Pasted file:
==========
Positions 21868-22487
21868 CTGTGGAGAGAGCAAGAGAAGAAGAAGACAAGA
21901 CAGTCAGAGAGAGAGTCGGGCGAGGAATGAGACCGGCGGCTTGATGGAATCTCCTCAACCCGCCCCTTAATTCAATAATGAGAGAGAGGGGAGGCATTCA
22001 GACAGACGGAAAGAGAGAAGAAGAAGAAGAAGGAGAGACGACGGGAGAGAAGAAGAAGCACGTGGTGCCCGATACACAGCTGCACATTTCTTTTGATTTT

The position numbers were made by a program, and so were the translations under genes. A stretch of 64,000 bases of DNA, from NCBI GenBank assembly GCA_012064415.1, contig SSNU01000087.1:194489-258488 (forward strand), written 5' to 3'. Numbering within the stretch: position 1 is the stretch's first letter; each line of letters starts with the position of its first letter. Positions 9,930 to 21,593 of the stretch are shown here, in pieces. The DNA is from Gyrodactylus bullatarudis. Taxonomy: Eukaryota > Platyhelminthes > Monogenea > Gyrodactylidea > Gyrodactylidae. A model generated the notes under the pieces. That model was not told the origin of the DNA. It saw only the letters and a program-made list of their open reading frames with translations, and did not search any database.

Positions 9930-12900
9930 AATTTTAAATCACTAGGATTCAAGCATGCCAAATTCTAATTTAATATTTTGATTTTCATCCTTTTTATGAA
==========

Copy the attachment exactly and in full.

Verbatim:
Positions 21868-22487
21868 CTGTGGAGAGAGCAAGAGAAGAAGAAGACAAGA
21901 CAGTCAGAGAGAGAGTCGGGCGAGGAATGAGACCGGCGGCTTGATGGAATCTCCTCAACCCGCCCCTTAATTCAATAATGAGAGAGAGGGGAGGCATTCA
22001 GACAGACGGAAAGAGAGAAGAAGAAGAAGAAGGAGAGACGACGGGAGAGAAGAAGAAGCACGTGGTGCCCGATACACAGCTGCACATTTCTTTTGATTTT

The position numbers were made by a program, and so were the translations under genes. A stretch of 64,000 bases of DNA, from NCBI GenBank assembly GCA_012064415.1, contig SSNU01000087.1:194489-258488 (forward strand), written 5' to 3'. Numbering within the stretch: position 1 is the stretch's first letter; each line of letters starts with the position of its first letter. Positions 9,930 to 21,593 of the stretch are shown here, in pieces. The DNA is from Gyrodactylus bullatarudis. Taxonomy: Eukaryota > Platyhelminthes > Monogenea > Gyrodactylidea > Gyrodactylidae. A model generated the notes under the pieces. That model was not told the origin of the DNA. It saw only the letters and a program-made list of their open reading frames with translations, and did not search any database.

Positions 9930-12900
9930 AATTTTAAATCACTAGGATTCAAGCATGCCAAATTCTAATTTAATATTTTGATTTTCATCCTTTTTATGAA